02 June 2015

The Phantom Tollbooth

The Phantom Tollbooth was yet another book I didn't read as a kid. My children highly recommended it, and, in a lecture series I just listened to, Eric Rabkin named it as one of the best examples of pure fantastic literature for children since Lewis Carroll's Alice books. I found that I liked it a lot. It was quirky in that mid-twentieth century children's style, reminiscent of the writings of Roald Dahl and the Uncle books by J.P. Martin.

In The Phantom Tollbooth, Milo, an unimaginative, dull boy who sees no point in education, curiosity, or imagination is taken on a magical adventure to a land in which abstract concepts like numbers, words, reason, and  wisdom are personified. The cities of Digitopolis, ruled by the Mathemagician, and Dictionopolis, ruled by King Azaz, have been enemies for years. Everyone that Milo meets in this world is myopic.
This demon is called "The
Terrible Trivium," but I'm
pretty sure it's just Slenderman.
They all pursue their own specialization as if it is the only subject of study that exists, even though none of them can practically apply anything they know to the world around them (an apt criticism of the modern educational system). Only by rescuing Princesses Rhyme and Reason, who have been imprisoned in the castle in the sky, can Milo restore the kingdom of Wisdom which will rule over all the various disciplines and order them harmoniously. Along with his companions, the watchdog Tock and the Humbug, Milo travels through the Kingdom of Wisdom in order to face the demons in the Mountains of Ignorance and bring back the banished princesses.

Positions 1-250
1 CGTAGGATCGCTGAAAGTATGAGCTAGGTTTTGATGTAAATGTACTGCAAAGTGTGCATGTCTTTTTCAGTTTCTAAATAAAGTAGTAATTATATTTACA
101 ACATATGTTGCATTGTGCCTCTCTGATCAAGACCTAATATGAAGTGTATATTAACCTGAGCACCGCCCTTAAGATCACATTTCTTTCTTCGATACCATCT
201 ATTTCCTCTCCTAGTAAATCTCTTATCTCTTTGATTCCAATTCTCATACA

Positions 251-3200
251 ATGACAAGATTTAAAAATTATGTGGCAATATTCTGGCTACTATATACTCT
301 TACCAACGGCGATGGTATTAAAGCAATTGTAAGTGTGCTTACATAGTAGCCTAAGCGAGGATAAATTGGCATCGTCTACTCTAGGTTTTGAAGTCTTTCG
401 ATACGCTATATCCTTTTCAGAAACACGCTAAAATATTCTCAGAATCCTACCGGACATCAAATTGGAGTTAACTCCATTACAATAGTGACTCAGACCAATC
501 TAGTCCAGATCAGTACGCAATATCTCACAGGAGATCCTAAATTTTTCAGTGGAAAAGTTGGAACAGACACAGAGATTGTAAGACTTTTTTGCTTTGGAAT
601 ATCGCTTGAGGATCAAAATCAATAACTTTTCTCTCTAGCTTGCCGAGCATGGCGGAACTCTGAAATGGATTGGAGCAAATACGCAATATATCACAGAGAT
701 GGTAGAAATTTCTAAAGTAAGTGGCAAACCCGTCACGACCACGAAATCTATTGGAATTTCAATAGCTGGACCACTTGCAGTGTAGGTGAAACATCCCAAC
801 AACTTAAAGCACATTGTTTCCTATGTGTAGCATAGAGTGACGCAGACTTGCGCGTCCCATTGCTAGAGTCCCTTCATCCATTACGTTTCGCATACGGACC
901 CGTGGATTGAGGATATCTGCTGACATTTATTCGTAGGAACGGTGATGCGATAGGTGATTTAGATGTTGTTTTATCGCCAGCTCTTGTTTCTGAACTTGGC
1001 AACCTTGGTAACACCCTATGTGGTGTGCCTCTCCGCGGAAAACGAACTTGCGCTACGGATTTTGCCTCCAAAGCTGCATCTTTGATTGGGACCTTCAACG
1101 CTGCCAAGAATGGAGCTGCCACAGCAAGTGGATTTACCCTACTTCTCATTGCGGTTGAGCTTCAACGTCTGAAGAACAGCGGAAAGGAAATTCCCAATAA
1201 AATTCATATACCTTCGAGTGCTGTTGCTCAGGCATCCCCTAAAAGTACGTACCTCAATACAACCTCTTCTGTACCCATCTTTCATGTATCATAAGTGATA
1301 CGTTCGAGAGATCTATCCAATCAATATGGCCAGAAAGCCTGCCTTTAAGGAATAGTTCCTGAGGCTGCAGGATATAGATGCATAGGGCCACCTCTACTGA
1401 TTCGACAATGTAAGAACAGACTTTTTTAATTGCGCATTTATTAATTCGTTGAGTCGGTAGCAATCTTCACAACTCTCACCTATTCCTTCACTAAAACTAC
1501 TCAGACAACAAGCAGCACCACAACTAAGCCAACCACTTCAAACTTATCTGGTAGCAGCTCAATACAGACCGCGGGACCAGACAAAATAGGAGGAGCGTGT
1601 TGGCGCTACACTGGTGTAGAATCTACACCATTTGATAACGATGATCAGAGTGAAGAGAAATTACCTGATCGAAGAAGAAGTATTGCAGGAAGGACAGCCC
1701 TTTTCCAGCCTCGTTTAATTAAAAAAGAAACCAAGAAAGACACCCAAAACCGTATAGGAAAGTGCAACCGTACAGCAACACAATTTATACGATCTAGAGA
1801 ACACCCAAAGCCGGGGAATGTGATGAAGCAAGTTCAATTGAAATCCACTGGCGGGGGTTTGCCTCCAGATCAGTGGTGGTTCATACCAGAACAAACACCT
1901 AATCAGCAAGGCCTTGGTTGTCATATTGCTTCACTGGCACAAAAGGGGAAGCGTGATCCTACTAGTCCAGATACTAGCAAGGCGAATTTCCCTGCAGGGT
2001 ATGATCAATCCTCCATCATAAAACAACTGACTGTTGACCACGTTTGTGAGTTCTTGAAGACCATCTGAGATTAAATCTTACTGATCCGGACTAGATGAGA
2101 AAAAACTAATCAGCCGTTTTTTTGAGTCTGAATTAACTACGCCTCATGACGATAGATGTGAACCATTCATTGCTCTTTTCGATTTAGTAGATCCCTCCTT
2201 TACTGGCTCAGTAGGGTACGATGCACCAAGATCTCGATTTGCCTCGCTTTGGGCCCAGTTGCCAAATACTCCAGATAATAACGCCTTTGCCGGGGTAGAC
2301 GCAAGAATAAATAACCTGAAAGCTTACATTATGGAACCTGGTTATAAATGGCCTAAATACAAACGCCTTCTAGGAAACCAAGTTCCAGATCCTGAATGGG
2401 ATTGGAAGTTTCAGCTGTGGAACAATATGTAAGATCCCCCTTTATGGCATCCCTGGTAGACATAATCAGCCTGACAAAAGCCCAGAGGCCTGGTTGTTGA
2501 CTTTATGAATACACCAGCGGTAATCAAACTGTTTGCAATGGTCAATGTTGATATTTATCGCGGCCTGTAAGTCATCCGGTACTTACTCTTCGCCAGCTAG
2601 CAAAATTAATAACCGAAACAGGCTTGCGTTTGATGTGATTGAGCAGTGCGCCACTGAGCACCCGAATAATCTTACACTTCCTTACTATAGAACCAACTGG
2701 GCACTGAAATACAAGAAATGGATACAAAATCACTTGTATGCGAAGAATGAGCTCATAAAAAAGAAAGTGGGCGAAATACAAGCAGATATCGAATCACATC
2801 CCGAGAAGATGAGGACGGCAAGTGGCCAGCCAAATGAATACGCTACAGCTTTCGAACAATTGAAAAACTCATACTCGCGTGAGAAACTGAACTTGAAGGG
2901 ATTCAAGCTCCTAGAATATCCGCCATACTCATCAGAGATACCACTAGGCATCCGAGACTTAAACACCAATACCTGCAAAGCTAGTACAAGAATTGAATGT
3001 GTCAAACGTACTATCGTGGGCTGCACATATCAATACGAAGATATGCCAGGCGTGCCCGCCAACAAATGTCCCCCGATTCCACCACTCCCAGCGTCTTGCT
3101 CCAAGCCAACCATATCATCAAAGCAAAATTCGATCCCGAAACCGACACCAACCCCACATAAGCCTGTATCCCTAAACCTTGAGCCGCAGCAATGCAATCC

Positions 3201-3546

My favorite selection from the book is when Milo finds the princesses and talks about them about the journey he has taken:

"You must never feel badly about making mistakes," explained Reason quietly, "as long as you take the trouble to learn from them. For you often learn more by being wrong for the right reasons than you do by being right for the wrong reasons." 
"But there's so much to learn," he said, with a thoughtful frown. "That's just what I mean," explained Milo, as Tock and the exhausted bug drifted quietly off to sleep. "Many of the things I'm supposed to know seem so useless that I can't see the purpose in learning them at all."
"You may not see it now," said the Princess of Pure Reason, looking knowingly at Milo's puzzled face, "but whatever we learn has a purpose and whatever we do affects everything and everyone else, if even in the tiniest way. Why, when a housefly flaps his wings, a breeze goes round the world; when a speck of dust falls to the ground, the entire planet weighs a little more; and when you stamp your foot, the earth moves slightly off its course. Whenever you laugh, gladness spreads like the ripples in a pond; and whenever you're sad, no one anywhere can be really happy. And it's much the same thing with knowledge, for whenever you learn something new, the whole world becomes that much richer."

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